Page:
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Option-Click AirPort Menu for Network Details

If you hold down the Option key while clicking the AirPort menu in Mac OS X 10.5 Leopard, you'll see not just the names of nearby Wi-Fi networks, but additional details about the selected network. Details include the MAC address of the network, the channel used by the base station, the signal strength (a negative number; the closer to zero it is, the stronger the signal), and the transmit rate in megabits per second showing actual network throughput. If you hover the cursor over the name of a network to which you're not connected, a little yellow pop-up shows the signal strength and type of encryption.

 
 

Developers Conference

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Apple handed out CD-ROMs containing alpha release 9 of System 7.0 to developers last week. Some interesting features of System 7.0 will include (if you haven't seen this everywhere already) a new and improved Finder, built-in file sharing capabilities, file aliases, outline fonts, application communication abilities, and virtual memory. Neat bonuses include optional dialog balloons containing context-sensitive help. System 7.0 will also see the demise of the Font/DA Mover (finally!) and the rise of a new version of HyperCard that will take advantage of inter-application communication features to produce stacks that are almost indistinguishable from applications.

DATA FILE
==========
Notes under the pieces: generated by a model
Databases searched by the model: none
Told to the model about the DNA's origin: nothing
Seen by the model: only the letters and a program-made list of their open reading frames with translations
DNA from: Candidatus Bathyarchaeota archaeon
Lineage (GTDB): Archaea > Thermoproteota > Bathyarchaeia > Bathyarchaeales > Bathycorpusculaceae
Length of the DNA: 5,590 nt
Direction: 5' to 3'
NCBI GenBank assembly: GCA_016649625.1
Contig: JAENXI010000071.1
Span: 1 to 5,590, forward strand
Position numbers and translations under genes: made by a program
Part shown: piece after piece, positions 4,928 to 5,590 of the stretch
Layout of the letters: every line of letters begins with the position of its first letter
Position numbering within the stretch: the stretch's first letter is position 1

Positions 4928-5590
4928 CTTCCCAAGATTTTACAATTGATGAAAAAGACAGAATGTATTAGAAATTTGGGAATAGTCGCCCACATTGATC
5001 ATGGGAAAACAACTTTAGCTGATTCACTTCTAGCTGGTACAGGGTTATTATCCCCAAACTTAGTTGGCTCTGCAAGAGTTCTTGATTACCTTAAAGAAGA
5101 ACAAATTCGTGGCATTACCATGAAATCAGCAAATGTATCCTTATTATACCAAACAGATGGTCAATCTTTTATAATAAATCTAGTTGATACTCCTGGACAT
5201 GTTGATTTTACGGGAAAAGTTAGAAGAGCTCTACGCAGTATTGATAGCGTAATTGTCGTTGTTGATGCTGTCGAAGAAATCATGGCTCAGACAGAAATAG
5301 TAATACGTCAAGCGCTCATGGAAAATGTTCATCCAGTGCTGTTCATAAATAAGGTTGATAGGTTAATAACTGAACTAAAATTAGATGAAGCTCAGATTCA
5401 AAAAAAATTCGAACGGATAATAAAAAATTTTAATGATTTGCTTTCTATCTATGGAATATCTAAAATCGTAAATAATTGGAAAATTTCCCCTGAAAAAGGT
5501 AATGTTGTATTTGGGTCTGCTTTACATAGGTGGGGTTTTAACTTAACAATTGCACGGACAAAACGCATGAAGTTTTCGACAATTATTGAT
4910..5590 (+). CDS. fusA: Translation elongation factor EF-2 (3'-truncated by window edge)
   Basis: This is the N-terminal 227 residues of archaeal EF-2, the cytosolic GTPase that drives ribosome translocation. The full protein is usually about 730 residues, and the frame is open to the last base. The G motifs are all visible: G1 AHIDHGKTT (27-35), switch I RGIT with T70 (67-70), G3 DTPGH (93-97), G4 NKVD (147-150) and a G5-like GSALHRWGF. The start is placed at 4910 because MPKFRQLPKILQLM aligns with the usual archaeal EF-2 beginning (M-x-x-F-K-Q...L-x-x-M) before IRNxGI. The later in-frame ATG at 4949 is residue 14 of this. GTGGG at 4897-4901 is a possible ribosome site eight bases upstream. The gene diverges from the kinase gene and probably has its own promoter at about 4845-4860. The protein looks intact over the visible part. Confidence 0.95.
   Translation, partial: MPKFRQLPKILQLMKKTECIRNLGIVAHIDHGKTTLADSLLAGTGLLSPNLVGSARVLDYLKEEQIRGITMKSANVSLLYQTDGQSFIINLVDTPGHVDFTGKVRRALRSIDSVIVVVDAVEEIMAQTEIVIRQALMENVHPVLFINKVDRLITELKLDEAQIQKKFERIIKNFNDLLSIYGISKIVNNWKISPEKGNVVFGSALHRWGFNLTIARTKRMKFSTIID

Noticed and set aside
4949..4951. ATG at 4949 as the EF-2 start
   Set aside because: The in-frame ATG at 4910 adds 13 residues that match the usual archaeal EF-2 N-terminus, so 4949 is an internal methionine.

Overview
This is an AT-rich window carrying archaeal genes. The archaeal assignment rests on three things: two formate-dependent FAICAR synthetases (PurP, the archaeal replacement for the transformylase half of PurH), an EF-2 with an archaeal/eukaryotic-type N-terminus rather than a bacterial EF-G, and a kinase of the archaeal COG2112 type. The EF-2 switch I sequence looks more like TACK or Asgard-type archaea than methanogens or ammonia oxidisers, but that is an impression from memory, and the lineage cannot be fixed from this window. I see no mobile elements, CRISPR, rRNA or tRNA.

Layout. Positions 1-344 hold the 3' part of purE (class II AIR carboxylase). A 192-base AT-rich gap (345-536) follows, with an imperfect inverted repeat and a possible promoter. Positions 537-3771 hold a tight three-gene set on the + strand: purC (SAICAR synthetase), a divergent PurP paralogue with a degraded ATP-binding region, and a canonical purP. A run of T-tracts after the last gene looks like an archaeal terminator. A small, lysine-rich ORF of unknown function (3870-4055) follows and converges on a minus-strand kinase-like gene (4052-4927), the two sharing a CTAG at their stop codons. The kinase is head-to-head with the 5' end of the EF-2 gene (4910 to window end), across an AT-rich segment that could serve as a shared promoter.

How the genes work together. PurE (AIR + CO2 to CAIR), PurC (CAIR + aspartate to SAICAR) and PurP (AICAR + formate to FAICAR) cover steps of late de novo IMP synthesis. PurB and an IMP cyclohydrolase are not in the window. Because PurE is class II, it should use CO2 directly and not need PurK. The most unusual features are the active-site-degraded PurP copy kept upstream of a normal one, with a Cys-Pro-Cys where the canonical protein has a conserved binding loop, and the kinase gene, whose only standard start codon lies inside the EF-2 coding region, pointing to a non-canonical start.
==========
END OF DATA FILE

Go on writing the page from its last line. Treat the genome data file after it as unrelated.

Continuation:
System 7.0 is not all that Apple is talking about these days. Apple executives John Sculley and Michael Spindler both emphasized that Apple is trying to sell more Macs and would lower prices to do so. Lower prices on Macs and will mean lower margins for Apple, but may help Apple win over computer purchasers from purchasing low-priced PC-clones and Windows 3.0. In some respects Windows 3.0 will not directly compete with lower-end Macs because it runs well only on higher-end IBM-style machines (at least earlier versions of Windows required high-end machines; Windows 3.0 has not been released for long enough to know for sure how well it runs). In addition, Windows has yet to become popular among users who receive it free with their machines. Between 65 and 75 percent of these people never even use Windows because of the performance toll and the cost of buying Windows-specific applications.

Related articles:
MacWEEK -- 15-May-90, Vol. 4 #19, pg. 1
InfoWorld -- 14-May-90, Vol. 12 #20, pg. 1
PC WEEK -- 14-May-90, Vol. 7 #19, pg. 19

 

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